Department for Education ensured schools could be more than 90% Catholic, Vince Cable says the move broke coalition deal
A row has broken out within the coalition over the expansion of faith-based schools, with the business secretary, Vince Cable, writing a furious letter to Michael Gove’s education department accusing him of flouting the 2010 coalition deal.
Department for Education officials, acting on Gove’s direct orders, had undermined the Liberal Democrat/Conservative deal by intervening to ensure a pair of proposed Catholic schools in Cable’s Twickenham constituency would be able to select almost their entire intake on the basis of religion, Cable complained.
In a brief but irate missive to David Laws, the Lib Dem education minister, copied to the office of party leader Nick Clegg, Cable wrote: “A serious problem has arisen whereby DfE officials, in evidence to a court case, appear to be acting in contradiction to the coalition agreement in relation to faith schools and contrary to the express intention of the Education Act 2011.” He concluded: “Can you intervene with the department to rectify this situation?”
The disagreement centres on a particular case in Cable’s constituency and he wrote as a local MP rather than a minister, but it highlights the tensions between the coalition’s two pivotal education figures. Cable’s department handles higher education while Gove is taking an increasingly centralist approach to shaking up the schools system.
The row began with the decision by Conservative-led Richmond council to hand £10m of land and assets to the Catholic church to set up two new voluntary-aided religious schools, one primary and one secondary. Such schools, if oversubscribed, can give more than 90% of places to Catholic children, and a local consultation document proposed doing this.
Local campaigners opposed to faith schools applied to the high court for judicial review, arguing that under last year’s Education Act councils wanting to establish a new school must first seek proposals for the establishment of an academy. Crucially, faith schools that are academies or free schools can select only 50% of their intake on the basis of religion.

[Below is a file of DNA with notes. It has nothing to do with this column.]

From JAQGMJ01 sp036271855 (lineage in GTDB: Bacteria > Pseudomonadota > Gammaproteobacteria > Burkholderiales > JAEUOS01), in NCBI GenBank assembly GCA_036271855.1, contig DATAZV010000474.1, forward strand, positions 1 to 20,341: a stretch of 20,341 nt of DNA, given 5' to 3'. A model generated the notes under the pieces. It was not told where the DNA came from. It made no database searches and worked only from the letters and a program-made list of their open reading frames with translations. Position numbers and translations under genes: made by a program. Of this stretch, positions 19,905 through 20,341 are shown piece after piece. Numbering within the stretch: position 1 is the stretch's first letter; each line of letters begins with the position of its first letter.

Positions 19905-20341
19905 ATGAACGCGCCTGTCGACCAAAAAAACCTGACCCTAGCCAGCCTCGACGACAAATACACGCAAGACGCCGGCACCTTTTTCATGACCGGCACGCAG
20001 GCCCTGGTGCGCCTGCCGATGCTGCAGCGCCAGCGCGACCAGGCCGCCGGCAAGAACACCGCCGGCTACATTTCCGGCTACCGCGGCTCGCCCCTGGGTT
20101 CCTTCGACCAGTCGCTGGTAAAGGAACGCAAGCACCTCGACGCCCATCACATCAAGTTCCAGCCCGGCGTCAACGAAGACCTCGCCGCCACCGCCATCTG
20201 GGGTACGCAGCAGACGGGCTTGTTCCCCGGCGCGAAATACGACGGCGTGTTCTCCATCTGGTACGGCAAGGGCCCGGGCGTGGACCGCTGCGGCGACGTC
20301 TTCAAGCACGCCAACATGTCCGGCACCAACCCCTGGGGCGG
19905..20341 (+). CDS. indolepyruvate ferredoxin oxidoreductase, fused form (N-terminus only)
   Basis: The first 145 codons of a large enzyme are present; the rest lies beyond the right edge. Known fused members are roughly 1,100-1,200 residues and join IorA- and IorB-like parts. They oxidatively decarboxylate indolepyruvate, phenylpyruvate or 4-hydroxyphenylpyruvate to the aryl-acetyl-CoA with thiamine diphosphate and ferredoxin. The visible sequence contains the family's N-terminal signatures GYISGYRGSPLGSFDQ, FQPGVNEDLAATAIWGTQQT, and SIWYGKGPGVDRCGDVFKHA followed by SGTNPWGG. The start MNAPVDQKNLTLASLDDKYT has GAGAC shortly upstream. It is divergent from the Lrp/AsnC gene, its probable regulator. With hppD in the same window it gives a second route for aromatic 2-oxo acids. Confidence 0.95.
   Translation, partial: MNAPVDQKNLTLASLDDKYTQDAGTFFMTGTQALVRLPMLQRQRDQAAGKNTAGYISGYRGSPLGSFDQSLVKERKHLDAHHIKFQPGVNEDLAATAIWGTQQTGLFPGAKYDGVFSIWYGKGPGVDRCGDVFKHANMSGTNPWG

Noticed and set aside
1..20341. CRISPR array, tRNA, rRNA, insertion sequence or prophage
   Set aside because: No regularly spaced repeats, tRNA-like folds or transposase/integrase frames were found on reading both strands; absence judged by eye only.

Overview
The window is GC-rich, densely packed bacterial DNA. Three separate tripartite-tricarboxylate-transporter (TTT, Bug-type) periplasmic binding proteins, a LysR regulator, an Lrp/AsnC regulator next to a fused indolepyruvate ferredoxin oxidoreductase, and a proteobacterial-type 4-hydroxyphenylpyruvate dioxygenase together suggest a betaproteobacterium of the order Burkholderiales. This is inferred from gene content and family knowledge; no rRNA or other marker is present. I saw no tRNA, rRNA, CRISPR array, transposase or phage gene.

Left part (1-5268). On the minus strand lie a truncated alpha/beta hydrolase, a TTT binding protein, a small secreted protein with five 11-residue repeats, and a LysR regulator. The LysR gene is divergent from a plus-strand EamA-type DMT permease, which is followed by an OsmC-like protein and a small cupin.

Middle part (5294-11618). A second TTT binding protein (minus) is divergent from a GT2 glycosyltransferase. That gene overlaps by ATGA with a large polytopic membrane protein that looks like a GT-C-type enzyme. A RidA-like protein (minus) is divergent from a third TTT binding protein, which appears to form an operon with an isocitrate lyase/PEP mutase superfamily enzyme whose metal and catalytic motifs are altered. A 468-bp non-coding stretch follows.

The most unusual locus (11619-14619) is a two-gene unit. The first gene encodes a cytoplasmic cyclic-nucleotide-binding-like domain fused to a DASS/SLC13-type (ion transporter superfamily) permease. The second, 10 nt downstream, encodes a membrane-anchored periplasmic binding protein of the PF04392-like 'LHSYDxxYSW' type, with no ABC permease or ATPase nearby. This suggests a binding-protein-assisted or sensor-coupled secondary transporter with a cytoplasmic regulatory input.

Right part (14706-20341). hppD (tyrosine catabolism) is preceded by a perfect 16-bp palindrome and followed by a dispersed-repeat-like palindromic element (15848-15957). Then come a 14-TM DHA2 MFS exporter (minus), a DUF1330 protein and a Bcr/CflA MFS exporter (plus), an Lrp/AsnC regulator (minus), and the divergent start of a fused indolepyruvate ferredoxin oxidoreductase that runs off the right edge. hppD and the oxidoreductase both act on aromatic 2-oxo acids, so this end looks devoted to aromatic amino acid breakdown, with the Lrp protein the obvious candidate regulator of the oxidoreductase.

Shortly before the case was due to be heard, Gove intervened decisively. He formally applied to take part in the proceedings as an interested party, to argue that in his view Richmond was not legally obliged to seek the academy route.
It was at this point, on 9 November, that Cable wrote his letter, also copying in a local campaigner who passed it to the British Humanist Association (BHA), which was backing the court case.
Cable’s appeal for Gove to step back was ignored. A week later in the high court Mr Justice Sales rejected the campaigners’ application and gave Richmond the immediate go-ahead for voluntary aided schools. The judge has yet to publish his arguments but the direct intervention of a secretary of state on a point of law would probably be crucial.
The council has since confirmed it will press ahead with plans for schools where only 10% of the intake will be “community places”, the rest going to Catholics.
At the heart of the dispute is not religious schools in themselves, but the lack of access to non-Catholics. The coalition agreement in May 2010 welcomed more faith schools but called on them to “facilitate inclusive admissions policies” as far as possible, seen to mean a 50% limit on faith-based intake.
In his letter to the DfE Cable wrote: “For the record, I and the Richmond Liberal Democrat council group have supported the proposal for a new Catholic school but argued that it should be inclusive (ie 50:50 admission). This was in line with the presumption in favour of 50% faith-based admission in new academies in the [Education] Act, and the coalition agreement.”
Cable’s fury appears fuelled in part by a sense that Gove has gone back on his word: in March the Liberal Democrat wrote to the education secretary suggesting the new Richmond schools be subject to the 50% religious limit. Gove replied saying that while this would not be enforced, a voluntary cap “seems very sensible to me and I would welcome such a move”.
Cable told the Guardian he was acting purely as a local MP, and that he had supported the efforts of campaigners to make the school more inclusive. He declined to criticise Gove personally, but said: “I am disappointed at the outcome. There was quite a lot of local feeling about this. I supported the school but I raised concerns because the coalition agreement said faith schools should have a 50/50 split on intake.”
Andrew Copson, chief executive of the BHA, said the Lib Dems previously had a more robust position on faith schools. He said: “Those principles were diluted in the coalition agreement, and now even that seems to be unenforceable. We would urge other politicians who support inclusive schools to join Dr Cable in urging Michael Gove to reverse his position.”
A spokeswoman for the DfE said last night: “The secretary of state, in entering the judicial review as an interested party, did so only to clarify the policy in respect of establishing new schools, including academies. We note that Mr Justice Sales has dismissed the case, though we await his full written judgment.”